Category Archives: Polling

Primary Preview – Part II

By Jim Ellis

Aug. 30, 2016
— Today, we cover the second half of the competitive Florida campaigns, with just a word about Arizona. The Washington Post ran an article yesterday chronicling Sen. John McCain as being “in the fight of his life.” It does not appear that McCain is in any danger of losing the primary today, and his general election polling puts him in his strongest position of this election cycle. Therefore, the Post story seems ill timed.

Also in Arizona, and not covered yesterday, despite a moderate independent expenditure leveled against Rep. Paul Gosar (R-Prescott), the congressman is also expected to easily survive his primary challenge. Gosar’s opponent, former local official Ray Strauss (R), has attracted just over $100,000 in support of his own campaign, far less than the independent expenditure. The general election will not be competitive.

Florida

• FL-9: The new 9th District, which stretches from east Orlando south through Kissimmee, west to Winter Park and then east to the Yeehaw Junction, is a few points less Democratic than the seat Rep. Alan Grayson (D-Orlando) currently represents. His departure to the Senate race makes this one of seven open Florida congressional districts. While Alan Grayson will not represent this district in the next Congress, another Grayson may. A poll released last week found the congressman’s new wife, physician Dena Grayson, leads the Democratic primary field, thus making her at least a slight favorite. Former congressional aide Susannah Randolph and state Sen. Darren Soto are the other viable candidates in the Democratic field. Today’s Dem primary victor will win the seat in November. Safe Democratic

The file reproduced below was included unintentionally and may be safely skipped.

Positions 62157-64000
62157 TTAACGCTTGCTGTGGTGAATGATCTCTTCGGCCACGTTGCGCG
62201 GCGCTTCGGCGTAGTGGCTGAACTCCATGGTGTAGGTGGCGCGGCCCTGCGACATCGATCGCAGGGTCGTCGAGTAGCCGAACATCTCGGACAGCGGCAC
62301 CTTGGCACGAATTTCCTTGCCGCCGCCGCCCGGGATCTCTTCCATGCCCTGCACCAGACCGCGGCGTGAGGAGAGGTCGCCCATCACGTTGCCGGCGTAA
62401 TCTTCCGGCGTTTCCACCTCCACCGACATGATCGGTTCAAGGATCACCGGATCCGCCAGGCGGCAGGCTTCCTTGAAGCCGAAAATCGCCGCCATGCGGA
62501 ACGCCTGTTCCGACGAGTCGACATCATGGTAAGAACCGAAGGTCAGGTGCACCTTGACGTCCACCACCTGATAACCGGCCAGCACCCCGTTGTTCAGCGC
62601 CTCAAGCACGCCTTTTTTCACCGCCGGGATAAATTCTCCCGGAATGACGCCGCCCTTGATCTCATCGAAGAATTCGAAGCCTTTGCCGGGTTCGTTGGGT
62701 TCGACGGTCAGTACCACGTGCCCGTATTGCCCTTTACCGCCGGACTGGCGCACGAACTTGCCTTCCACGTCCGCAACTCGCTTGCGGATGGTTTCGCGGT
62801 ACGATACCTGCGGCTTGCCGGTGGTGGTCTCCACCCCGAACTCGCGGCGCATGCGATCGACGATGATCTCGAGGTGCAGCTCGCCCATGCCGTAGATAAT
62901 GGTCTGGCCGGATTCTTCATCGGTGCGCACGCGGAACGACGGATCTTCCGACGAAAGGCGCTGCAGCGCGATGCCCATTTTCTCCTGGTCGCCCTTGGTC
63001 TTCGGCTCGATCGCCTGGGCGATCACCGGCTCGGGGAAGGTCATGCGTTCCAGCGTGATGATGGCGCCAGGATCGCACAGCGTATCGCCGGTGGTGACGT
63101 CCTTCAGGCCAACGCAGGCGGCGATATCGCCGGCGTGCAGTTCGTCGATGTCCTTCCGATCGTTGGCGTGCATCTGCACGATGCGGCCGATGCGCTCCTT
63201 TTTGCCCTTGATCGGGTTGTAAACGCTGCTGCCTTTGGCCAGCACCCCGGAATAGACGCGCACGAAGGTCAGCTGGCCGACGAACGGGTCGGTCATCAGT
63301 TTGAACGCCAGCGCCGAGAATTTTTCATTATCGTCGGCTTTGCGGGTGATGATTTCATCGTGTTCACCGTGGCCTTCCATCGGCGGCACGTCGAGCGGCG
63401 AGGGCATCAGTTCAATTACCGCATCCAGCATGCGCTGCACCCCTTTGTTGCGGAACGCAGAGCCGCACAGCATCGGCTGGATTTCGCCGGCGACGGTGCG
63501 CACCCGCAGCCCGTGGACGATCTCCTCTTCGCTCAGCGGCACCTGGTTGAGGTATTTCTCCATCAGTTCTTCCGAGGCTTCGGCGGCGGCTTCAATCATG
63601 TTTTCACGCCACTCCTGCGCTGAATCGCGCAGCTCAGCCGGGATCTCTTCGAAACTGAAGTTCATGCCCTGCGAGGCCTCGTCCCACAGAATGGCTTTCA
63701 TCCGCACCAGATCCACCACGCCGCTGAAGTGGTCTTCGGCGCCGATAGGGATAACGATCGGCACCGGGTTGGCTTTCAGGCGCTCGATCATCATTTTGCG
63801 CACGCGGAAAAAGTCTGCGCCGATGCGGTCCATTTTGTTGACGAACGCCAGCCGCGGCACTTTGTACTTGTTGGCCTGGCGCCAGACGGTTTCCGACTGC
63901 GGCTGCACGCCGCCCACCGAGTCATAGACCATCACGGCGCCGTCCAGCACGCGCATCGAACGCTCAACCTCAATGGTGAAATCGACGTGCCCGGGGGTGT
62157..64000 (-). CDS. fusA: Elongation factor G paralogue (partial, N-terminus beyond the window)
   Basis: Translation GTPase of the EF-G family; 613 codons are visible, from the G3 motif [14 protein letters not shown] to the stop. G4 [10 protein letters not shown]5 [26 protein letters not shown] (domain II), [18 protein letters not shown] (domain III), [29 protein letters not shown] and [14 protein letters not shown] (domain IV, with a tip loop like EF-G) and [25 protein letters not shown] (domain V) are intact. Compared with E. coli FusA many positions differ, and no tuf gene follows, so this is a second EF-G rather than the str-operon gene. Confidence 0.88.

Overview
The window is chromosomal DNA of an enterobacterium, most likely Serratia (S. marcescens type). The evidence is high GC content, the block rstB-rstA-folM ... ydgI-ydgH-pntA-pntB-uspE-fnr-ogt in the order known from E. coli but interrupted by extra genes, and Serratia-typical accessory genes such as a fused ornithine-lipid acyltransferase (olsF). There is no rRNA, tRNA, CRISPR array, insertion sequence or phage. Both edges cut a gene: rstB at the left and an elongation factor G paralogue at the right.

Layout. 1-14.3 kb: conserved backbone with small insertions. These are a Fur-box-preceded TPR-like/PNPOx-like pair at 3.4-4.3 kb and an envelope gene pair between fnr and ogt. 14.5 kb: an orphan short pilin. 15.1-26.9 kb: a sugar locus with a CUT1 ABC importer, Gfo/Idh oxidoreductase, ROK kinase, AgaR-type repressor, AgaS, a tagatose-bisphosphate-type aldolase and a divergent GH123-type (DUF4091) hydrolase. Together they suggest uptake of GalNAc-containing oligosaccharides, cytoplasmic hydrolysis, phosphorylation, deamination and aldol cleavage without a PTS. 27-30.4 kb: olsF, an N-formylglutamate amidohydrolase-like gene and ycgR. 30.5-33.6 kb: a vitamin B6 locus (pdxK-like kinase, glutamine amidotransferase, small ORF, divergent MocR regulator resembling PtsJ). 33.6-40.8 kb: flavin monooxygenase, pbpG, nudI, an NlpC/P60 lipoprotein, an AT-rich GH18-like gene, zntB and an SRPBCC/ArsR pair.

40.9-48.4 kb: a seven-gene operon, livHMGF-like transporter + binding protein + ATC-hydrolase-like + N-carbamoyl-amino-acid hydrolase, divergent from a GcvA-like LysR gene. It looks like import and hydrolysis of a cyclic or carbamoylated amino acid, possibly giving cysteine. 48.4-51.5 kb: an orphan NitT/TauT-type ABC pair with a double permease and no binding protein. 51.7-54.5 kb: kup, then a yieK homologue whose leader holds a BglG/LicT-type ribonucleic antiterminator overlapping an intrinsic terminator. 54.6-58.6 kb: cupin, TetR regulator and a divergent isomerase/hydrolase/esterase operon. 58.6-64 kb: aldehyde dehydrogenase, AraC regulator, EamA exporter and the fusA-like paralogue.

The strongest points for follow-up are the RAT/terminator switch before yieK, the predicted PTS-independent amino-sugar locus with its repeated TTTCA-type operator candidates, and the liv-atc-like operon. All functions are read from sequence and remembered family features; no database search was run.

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Primary Preview – Part I

By Jim Ellis

Aug. 29, 2016 — Arizona and Florida voters go to the polls tomorrow in what has become the most important of the late summer primaries.